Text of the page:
The global SARS-CoV-2/COVID-19 pandemic has required a reduction in nonemergency treatment for a variety of disorders. This report summarizes conclusions of an international multidisciplinary consensus group assembled to address evaluation and treatment of patients with thoracic outlet syndrome (TOS), a group of conditions characterized by extrinsic compression of the neurovascular structures serving the upper extremity. The following recommendations were developed in relation to the three defined types of TOS (neurogenic, venous, and arterial) and three phases of pandemic response (preparatory, urgent with limited resources, and emergency with complete diversion of resources). • In-person evaluation and treatment for neurogenic TOS (interventional or surgical) are generally postponed during all pandemic phases, with telephone/telemedicine visits and at-home physical therapy exercises recommended when feasible. • Venous TOS presenting with acute upper extremity deep venous thrombosis (Paget-Schroetter syndrome) is managed primarily with anticoagulation, with percutaneous interventions for venous TOS (thrombolysis) considered in early phases (I and II) and surgical treatment delayed until pandemic conditions resolve. Catheter-based interventions may also be considered for selected patients with central subclavian vein obstruction and threatened hemodialysis access in all pandemic phases, with definitive surgical treatment postponed. • Evaluation and surgical treatment for arterial TOS should be reserved for limb-threatening situations, such as acute upper extremity ischemia or acute digital embolization, in all phases of pandemic response. In late pandemic phases, surgery should be restricted to thrombolysis or brachial artery thromboembolectomy, with more definitive treatment delayed until pandemic conditions resolve.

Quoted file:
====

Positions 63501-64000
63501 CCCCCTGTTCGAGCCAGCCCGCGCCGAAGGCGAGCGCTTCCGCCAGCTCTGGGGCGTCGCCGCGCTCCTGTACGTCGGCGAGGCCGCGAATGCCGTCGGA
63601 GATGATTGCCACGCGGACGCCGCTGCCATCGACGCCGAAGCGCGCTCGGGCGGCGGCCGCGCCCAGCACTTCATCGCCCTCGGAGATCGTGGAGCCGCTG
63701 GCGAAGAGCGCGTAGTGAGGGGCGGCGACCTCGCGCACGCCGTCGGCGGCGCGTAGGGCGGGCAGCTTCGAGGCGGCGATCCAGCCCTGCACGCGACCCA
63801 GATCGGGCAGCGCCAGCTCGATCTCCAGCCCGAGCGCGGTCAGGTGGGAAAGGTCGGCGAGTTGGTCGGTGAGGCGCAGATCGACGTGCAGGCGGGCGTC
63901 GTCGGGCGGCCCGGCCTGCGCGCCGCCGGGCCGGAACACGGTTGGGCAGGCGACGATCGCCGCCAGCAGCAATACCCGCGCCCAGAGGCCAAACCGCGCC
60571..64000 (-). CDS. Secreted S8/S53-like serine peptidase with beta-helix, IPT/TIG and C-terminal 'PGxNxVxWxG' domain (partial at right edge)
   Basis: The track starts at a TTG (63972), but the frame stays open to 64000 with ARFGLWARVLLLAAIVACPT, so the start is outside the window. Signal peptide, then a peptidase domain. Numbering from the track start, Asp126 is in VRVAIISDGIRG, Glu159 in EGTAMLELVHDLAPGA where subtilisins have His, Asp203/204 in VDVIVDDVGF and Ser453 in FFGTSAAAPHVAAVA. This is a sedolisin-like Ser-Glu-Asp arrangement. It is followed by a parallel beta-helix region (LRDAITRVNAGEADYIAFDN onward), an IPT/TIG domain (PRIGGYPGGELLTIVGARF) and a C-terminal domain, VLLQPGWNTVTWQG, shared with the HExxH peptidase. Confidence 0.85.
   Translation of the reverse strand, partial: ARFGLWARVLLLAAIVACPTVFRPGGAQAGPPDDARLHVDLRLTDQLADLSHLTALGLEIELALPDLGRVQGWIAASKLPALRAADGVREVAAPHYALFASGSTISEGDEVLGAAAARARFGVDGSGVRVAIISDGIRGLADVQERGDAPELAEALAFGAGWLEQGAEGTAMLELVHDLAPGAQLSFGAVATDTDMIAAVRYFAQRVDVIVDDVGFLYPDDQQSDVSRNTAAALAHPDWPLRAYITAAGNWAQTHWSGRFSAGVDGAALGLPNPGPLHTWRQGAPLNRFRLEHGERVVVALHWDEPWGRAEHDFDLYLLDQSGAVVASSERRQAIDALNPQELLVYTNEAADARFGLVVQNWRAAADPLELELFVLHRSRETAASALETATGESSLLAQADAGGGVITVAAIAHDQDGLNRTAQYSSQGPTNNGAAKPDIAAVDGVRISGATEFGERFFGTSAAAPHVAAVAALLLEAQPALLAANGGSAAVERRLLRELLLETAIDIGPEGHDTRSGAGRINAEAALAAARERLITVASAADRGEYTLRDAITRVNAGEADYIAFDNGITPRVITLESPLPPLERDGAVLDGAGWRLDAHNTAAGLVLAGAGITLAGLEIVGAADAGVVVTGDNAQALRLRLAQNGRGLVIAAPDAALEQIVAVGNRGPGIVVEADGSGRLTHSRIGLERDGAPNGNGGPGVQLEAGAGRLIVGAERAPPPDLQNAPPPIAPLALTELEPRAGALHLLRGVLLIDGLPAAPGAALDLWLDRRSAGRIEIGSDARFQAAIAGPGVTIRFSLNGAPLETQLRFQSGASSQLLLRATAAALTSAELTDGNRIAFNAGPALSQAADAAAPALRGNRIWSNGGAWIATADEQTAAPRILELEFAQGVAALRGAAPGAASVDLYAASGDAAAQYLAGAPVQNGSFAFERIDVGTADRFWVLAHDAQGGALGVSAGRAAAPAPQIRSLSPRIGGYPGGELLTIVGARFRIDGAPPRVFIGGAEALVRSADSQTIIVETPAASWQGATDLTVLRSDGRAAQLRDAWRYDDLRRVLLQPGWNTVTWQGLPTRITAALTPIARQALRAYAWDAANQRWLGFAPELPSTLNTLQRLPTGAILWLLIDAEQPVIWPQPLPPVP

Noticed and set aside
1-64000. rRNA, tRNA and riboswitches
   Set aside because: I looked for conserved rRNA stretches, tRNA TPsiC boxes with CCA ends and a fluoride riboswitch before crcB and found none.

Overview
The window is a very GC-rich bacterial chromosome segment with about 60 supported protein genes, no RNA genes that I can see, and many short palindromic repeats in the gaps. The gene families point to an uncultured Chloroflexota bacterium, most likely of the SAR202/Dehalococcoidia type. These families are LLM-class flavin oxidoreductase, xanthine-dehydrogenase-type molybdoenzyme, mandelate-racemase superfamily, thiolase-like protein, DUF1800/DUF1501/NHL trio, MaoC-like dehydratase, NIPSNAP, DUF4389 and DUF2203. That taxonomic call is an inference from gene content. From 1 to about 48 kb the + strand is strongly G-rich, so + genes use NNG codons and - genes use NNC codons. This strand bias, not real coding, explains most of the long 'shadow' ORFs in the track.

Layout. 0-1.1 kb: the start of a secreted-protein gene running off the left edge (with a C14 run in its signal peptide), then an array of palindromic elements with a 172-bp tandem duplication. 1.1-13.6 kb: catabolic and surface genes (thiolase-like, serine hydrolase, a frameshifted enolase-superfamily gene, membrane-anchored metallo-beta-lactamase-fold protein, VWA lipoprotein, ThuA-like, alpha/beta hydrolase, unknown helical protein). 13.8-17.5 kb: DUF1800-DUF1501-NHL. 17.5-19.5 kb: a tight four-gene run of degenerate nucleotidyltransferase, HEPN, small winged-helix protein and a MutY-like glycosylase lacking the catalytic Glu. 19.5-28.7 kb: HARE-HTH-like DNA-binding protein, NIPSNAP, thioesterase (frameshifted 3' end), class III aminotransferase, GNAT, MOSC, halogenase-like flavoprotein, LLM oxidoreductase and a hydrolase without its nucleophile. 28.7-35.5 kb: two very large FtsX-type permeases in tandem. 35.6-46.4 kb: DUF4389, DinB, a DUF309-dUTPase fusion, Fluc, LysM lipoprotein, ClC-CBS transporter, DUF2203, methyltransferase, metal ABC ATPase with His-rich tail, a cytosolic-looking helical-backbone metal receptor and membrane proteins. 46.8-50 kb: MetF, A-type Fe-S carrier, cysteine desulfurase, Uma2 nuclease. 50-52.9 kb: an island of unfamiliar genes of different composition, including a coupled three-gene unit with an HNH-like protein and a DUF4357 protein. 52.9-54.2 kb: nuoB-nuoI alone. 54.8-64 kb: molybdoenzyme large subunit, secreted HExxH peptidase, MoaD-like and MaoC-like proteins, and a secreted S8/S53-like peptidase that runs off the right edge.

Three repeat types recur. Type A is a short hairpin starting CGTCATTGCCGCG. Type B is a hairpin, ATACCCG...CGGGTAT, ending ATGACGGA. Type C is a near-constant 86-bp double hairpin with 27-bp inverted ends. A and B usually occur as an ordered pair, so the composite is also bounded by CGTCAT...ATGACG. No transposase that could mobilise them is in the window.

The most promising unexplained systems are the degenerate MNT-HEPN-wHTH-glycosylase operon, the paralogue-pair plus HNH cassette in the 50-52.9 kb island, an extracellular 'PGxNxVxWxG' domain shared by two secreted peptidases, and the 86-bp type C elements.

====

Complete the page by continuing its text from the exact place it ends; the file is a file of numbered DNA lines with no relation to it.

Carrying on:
Keywords: Axillary artery; Brachial plexus; Consensus; Coronavirus; Deep venous thrombosis; Endovascular treatment; Hospital resources; Neurogenic; Subclavian artery; Subclavian vein; Surgical treatment; Teleconference; Telemedicine; Thromboembolism; Triage; Upper extremity.
Copyright © 2020 Society for Vascular Surgery. Published by Elsevier Inc. All rights reserved.